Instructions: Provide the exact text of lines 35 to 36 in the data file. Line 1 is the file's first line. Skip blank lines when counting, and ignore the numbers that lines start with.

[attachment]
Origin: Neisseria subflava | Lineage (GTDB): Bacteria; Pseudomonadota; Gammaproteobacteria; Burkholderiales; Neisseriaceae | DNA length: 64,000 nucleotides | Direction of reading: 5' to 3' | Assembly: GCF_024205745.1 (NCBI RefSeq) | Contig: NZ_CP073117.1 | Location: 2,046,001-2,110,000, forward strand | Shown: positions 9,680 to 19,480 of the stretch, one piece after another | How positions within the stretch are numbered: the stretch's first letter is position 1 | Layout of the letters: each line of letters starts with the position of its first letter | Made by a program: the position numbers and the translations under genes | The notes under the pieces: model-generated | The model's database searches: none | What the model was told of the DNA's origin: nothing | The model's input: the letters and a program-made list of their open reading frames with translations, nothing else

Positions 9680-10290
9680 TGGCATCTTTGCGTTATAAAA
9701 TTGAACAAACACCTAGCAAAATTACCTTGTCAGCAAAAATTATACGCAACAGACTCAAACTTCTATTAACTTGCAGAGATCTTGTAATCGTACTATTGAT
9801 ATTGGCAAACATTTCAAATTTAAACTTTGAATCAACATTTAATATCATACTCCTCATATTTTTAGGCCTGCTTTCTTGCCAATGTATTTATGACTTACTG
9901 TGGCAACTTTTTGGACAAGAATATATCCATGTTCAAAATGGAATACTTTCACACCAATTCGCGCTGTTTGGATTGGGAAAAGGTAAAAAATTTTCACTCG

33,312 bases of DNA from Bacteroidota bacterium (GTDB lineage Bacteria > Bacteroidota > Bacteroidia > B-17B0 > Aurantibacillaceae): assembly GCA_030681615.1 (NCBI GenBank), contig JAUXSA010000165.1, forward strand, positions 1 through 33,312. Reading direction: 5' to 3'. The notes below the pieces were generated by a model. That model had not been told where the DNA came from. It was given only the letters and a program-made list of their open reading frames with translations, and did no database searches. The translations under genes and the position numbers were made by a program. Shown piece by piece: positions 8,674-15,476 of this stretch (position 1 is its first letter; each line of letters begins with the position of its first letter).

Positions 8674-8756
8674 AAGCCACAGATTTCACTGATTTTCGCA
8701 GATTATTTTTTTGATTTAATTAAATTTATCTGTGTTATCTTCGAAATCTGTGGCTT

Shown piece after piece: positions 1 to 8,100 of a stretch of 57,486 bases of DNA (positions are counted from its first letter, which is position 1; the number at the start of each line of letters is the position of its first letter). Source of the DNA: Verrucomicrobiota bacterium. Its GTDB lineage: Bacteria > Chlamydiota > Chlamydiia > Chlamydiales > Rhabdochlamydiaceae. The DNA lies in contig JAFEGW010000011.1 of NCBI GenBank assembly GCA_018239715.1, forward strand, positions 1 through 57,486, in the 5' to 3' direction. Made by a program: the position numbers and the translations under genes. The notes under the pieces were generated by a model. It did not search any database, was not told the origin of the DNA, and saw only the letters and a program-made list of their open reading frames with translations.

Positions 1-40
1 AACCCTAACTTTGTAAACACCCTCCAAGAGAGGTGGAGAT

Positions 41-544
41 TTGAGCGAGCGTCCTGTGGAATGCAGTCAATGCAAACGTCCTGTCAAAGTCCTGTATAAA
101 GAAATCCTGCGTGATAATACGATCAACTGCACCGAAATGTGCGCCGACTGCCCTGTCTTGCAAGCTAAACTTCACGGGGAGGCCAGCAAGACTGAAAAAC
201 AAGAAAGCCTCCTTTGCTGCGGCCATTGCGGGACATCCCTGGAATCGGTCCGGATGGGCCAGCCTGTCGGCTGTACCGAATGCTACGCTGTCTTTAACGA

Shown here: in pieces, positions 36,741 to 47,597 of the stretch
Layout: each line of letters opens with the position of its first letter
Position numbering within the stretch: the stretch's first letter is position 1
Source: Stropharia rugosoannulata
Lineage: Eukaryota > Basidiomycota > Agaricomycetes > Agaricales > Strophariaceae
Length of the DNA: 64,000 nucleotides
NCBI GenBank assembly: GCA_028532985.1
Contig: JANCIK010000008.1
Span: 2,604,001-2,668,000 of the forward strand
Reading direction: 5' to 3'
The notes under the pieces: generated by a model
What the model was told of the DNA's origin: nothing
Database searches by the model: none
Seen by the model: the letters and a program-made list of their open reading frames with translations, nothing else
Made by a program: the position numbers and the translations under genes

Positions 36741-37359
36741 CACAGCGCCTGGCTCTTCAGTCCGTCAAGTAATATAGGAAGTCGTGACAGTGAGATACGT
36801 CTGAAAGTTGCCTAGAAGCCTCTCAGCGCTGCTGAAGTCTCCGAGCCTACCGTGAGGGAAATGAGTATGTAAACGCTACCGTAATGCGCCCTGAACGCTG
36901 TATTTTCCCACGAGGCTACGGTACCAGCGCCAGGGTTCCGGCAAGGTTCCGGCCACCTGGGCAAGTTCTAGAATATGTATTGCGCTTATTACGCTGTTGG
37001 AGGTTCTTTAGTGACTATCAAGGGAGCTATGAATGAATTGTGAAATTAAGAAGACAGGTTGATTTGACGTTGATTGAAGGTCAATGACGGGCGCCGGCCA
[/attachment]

36801 CTGAAAGTTGCCTAGAAGCCTCTCAGCGCTGCTGAAGTCTCCGAGCCTACCGTGAGGGAAATGAGTATGTAAACGCTACCGTAATGCGCCCTGAACGCTG
36901 TATTTTCCCACGAGGCTACGGTACCAGCGCCAGGGTTCCGGCAAGGTTCCGGCCACCTGGGCAAGTTCTAGAATATGTATTGCGCTTATTACGCTGTTGG